Taake - ...Doedskvad - 2005 - Dark Essence Records
1. Doedskvad I 2. Doedskvad II 3. Doedskvad III 4. Doedskvad IV 5. Doedskvad V 6. Doedskvad VI 7. Doedskvad VII
I’m glad I’ve made a rule for myself never to start a sentence, especially the first one in a review, with the word “kvlt” (cult). If I hadn’t, then this black metal adjective would’ve been the first thing that popped into my head when I started to write this review. After twelve years of making music, “…Doedskvad” is only Taake’s third full length album. Granted, there have been several demos, splits, 7” vinyls, and LPs to keep fans happy over the years, but it would be a crime to suggest this album has been very highly anticipated within the black metal community. Fortunately for all fans out there, all their expectations should be met, and then some!
“…Doedskvad” is truly a brilliant album in every single aspect. Although I do have a great love for the genre, I can almost find some little fault with every black metal album I listen to (including my all-time favorite, Mayhem’s De Mysteriis Dom Sathanas), but Taake’s latest seems almost without fault. Main man Doedsjarl Hoest is the man when it comes to vocals – he has one of the best grim voices I’ve heard. He’s got a great range, which he uses, and never sounds forced. His guitar riffs are, of course, repetitive in nature over the course of each song but there is a great variety between riffs from song to song. Some degree of repetitiveness is expected and even required in this kind of music, but oftentimes bands fall into a trap where every single song sounds the same – this is not the case with Taake, where each song has its own unique, bone-chilling riff to its name. The drumming style, courtesy of Mord, is very intense, but he’s also not afraid to slow things down when it’s time to do so. And I almost forgot to mention a guest appearance from none other than Nattefrost himself, who, as always, really makes his presence heard.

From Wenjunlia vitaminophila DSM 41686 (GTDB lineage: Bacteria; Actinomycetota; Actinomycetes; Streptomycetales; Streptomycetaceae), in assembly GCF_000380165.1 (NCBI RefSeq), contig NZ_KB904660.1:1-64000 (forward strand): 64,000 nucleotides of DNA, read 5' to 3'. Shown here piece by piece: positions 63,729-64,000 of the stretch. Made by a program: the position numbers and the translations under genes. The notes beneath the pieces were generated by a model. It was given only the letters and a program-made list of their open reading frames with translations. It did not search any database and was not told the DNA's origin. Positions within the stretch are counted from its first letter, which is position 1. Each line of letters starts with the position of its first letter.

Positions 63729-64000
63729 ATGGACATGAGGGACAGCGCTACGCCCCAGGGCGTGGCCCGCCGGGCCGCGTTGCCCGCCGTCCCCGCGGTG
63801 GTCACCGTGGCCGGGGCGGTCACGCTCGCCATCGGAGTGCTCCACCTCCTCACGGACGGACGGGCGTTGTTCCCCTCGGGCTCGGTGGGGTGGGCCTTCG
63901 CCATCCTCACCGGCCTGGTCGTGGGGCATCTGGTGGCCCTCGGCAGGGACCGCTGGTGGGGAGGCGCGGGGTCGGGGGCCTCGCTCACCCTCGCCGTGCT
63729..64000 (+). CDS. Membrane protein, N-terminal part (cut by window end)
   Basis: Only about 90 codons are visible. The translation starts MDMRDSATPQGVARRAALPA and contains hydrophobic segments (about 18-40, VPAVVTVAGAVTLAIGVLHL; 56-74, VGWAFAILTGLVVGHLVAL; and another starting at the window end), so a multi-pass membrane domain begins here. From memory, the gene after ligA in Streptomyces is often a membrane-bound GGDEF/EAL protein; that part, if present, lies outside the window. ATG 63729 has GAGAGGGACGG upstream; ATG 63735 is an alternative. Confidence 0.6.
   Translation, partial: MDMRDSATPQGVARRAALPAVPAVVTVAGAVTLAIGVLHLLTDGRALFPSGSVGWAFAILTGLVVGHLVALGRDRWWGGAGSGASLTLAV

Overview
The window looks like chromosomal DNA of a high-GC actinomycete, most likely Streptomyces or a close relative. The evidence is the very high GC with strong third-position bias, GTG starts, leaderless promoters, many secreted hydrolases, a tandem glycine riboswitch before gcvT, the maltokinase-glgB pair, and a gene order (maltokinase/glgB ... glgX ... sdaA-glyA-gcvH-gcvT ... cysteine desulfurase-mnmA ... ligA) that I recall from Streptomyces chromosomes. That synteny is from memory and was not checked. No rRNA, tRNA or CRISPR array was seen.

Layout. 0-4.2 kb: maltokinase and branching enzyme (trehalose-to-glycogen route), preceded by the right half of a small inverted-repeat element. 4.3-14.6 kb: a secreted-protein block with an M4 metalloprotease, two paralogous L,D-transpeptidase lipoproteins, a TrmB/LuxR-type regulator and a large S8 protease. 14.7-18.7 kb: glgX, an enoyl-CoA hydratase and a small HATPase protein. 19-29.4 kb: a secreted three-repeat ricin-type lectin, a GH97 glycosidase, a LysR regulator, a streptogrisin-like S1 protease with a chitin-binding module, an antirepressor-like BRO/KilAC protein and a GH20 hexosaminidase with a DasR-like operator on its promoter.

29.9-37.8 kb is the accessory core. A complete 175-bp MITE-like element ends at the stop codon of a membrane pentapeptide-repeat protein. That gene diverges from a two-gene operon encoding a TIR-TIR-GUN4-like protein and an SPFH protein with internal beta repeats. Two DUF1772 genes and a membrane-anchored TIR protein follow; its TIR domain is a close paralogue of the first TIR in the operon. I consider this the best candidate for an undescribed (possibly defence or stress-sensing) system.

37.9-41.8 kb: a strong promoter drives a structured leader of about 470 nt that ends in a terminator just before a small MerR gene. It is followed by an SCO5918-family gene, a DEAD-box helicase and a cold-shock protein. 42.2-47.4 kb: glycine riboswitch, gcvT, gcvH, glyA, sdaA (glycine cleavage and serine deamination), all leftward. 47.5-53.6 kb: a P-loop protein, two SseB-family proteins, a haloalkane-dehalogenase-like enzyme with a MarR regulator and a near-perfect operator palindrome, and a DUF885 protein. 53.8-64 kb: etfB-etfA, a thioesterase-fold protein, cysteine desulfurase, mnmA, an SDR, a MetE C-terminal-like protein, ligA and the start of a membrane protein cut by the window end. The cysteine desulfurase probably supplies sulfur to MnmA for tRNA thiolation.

I think it’s interesting that Taake chose to not name any of their songs but rather just label them as separate parts of the album. My first thoughts were that this was totally inappropriate, given the uniqueness of each song in relation to each other as I’ve already talked about. It’s almost sort of ironic that an album like this would have no song titles whereas a black metal album that’s extremely boring and repetitive throughout would feature nine or ten long, pointless song titles like “The Desecration of the Most Unholy Altar of Satan’s Lust for Blood.” In a way, this sort of cancels out each song’s unique nature and ties them back to the album as a whole, albeit in a much more indirect way. Overall it doesn’t really matter, but it’s still very interesting all the same.
The best part of this album, however, is the way in which Taake manages to assemble the different elements that go into their music. On the surface they seem to be employing a raw/old-school approach, which isn’t totally incorrect. However, when one looks deeper, it becomes apparent that there is definetley something else going on here. This can be seen on Part IV especially, where we find something that most certainly isn’t your typical raw black metal riff. On the contrary, Taake have employed some serious Viking metal influences here! Oftentimes it’s impossible to get a successful Viking feel to music without using some extra instruments, like keyboard or fiddles, but Taake pull it off perfectly. This song is more epic and majestic than the first three, and is probably the album’s best. Here it’s pretty obvious (and now that I think of it, in Part IV it really makes a huge impact as well), but if you listen closely at several other points throughout the album you’ll begin to sense the Viking vibe I’m talking about. And the beautiful thing is this aspect is incorporated without straying from the black metal genre one bit – so many other bands that incorporate Viking/folk influences have specific sections for each type of music, and while they all sound great (take early Cruachan – I love it to death and I’m by no means knocking them but there are clear moments of separation) they don’t blend into each other at all.
It wouldn’t be fair to compare outside of its own genre, but as far as black metal and black metal alone goes, “…Doedskvad” is the best album to be released in 2005 so far. I really wish I had heard it by the time I sent my Mid-Year picks in (see staff Mid-Year awards 2005) because it definetley would’ve been in my top ten overall. In conclusion, I take my hat off to Mr. Hoest & co. This album is a must, I repeat, A MUST, for not just black metal fans, but anyone who has ever remotely liked any sort of extreme music over the course of their lifetime.
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